For many years you were required to have a Concealed Weapons Permit to carry a Conducted Energy Weapon or Stun Gun in Iowa.  All of that began to change due to the tragic and senseless murder of a student at Iowa State University last year.

Celia Barquin Arozamena, a former golfer at Iowa State who won the 2018 Big 12 individual title, was found dead on a golf course in Ames, Iowa last September 17th.  Police were called to the Coldwater Golf Links in Ames around 10:20 am local time that Monday after other golfers discovered an unattended golf bag on a fairway.  Barquin Arozamena was found a short distance away where an attempt had been made to hide her body.

Police arrested and charged a 22 year old drifter with her murder and he is currently being held on a $5 Million bond.  Ms. Arozamena was apparently on the golf course practicing like she had done hundreds of times before when she was attacked and murdered.  As is the case with many Colleges and Universities, Iowa State did not allow students to carry even non-lethal devices for self-defense at the time of her murder.

Tragedy Leads to Change…

Unfortunately, it many times requires a headline grabbing tragedy to get politicians and campus administrator’s attention.  Once this horrific crime took place, parents and students began to ask the simple yet direct question, “…if you cannot guarantee the students safety then why should they be denied the means to defend themselves?”  

In Iowa, if you are over the age of 18 you have been able to legally carry a CEW or Stun Gun in most places for several years now.  However, College and University campuses prohibited their students or visitors to the campus from carrying any type of self-defense weapon.  Campus Administrations while acknowledging the uptick in campus rapes and assaults nationwide, had traditionally chosen to ignore those concerns and continue their prohibition of self-defense devices on campus.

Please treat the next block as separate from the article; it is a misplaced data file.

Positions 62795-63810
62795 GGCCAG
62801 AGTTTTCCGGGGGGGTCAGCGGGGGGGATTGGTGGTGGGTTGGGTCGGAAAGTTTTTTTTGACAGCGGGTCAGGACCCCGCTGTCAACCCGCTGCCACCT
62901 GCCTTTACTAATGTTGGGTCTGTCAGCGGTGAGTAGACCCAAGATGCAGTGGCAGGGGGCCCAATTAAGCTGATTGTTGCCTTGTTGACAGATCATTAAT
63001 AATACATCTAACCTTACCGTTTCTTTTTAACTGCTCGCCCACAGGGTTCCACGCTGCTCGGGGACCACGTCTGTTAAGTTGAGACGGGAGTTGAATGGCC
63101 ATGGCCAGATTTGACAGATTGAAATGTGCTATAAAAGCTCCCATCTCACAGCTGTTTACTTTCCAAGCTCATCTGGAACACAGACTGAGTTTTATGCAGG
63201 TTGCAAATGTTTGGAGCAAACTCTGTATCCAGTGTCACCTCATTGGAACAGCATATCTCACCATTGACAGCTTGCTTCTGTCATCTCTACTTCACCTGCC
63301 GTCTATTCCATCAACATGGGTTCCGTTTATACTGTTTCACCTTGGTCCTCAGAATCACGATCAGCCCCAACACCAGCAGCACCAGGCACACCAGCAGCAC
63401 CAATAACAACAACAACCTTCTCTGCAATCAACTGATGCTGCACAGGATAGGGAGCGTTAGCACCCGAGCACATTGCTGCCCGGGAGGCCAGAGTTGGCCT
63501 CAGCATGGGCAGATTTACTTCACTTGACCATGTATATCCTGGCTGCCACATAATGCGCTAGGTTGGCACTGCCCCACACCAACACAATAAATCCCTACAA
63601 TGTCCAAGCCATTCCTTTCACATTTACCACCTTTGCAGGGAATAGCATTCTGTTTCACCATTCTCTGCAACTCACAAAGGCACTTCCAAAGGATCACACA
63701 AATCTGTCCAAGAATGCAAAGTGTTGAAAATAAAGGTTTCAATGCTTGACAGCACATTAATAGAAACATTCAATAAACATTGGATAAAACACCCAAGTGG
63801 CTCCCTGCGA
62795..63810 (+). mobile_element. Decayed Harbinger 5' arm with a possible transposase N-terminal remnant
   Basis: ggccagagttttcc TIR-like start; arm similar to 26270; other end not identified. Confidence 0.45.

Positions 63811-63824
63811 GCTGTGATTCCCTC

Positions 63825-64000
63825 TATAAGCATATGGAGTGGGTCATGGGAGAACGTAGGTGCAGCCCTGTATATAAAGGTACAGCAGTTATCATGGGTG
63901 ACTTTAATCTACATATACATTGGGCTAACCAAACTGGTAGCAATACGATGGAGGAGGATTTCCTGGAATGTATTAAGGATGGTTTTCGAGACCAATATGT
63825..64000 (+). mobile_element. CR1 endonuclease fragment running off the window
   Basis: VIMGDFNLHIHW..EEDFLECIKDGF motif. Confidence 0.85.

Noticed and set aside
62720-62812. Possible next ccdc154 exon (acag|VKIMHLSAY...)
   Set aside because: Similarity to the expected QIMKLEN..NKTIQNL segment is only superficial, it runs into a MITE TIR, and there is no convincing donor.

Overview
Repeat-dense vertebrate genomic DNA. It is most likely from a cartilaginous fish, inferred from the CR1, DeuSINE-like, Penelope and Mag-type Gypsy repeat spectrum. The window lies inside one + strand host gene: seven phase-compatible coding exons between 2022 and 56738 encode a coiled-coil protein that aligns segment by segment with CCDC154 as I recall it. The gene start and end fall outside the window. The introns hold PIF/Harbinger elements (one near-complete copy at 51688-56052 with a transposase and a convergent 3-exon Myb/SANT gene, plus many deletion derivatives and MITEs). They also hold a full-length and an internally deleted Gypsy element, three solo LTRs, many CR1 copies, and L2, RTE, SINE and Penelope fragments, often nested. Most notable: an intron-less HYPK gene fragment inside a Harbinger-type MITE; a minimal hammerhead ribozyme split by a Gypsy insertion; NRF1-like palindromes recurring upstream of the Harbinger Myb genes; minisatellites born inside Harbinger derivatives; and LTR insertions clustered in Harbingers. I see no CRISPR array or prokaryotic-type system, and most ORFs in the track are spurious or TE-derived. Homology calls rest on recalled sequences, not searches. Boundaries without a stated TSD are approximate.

However, after the high-profile murder cases of Mollie Tibbett, a University of Iowa student and then the Barquin Arozamena case at Iowa State University…the State Legislature decided it was time for the state laws to be amended so as to allow students to no longer be unable to defend themselves from violent assaults simply because they are a College student.

Senate File 188

The Iowa State Legislature is considering a bill that would allow students who are 18 and older, who have no previous felony convictions, to carry a weapon “…producing a non-projectile high-voltage pulse designed to immobilize or deter a person,” more commonly known as a Conducted Energy Weapon or Stun Gun while on campus.  The only continued prohibitions would be the carrying of a Stun Gun inside of a stadium or hospital located on campus.

It is fully expected that both houses of the Iowa State Legislature would pass this File (Bill) and then send it on to the Governor for her signature, thus making it an enforceable State law.  The basis of this law is very similar in scope to a Georgia State Law that was passed in 2016 allowing students to carry a Stun Gun on campus for self-defense.

The Hard, Cold Truth…

Unfortunately, violent crime is increasing on College and University Campuses nationwide.  Many organizations that track crime statistics are concerned that the published crime statistics for a campus may not even be completely accurate.  Most campus crime stats are based solely on criminal acts that take place only on campus.  

However, if a student is attacked by another student (or non-student) off of school property, then those stats are not normally included in the published statistics.  Hence, many believe the criminal statistics for assaults, rape, battery, murder, etc., are even higher than what the Colleges and Universities publish.

The bottom line is that when you review the published crime statistics for a particular College or University, it is probably safe to assume those are the low-end of the numbers you are looking at.  It is also safe to assume that as a student you should not fall into the trap of letting your guard down while living in your campus community.

The new normal may now be to review the various campus and State laws of where you are considering attending to insure you are legally allowed to carry a formidable self-defense tool for your protection.  State governments are trending in the direction of empowering students in this manner. In fact, personal safety issues should now be as important as the schools educational considerations when you are choosing a College or University.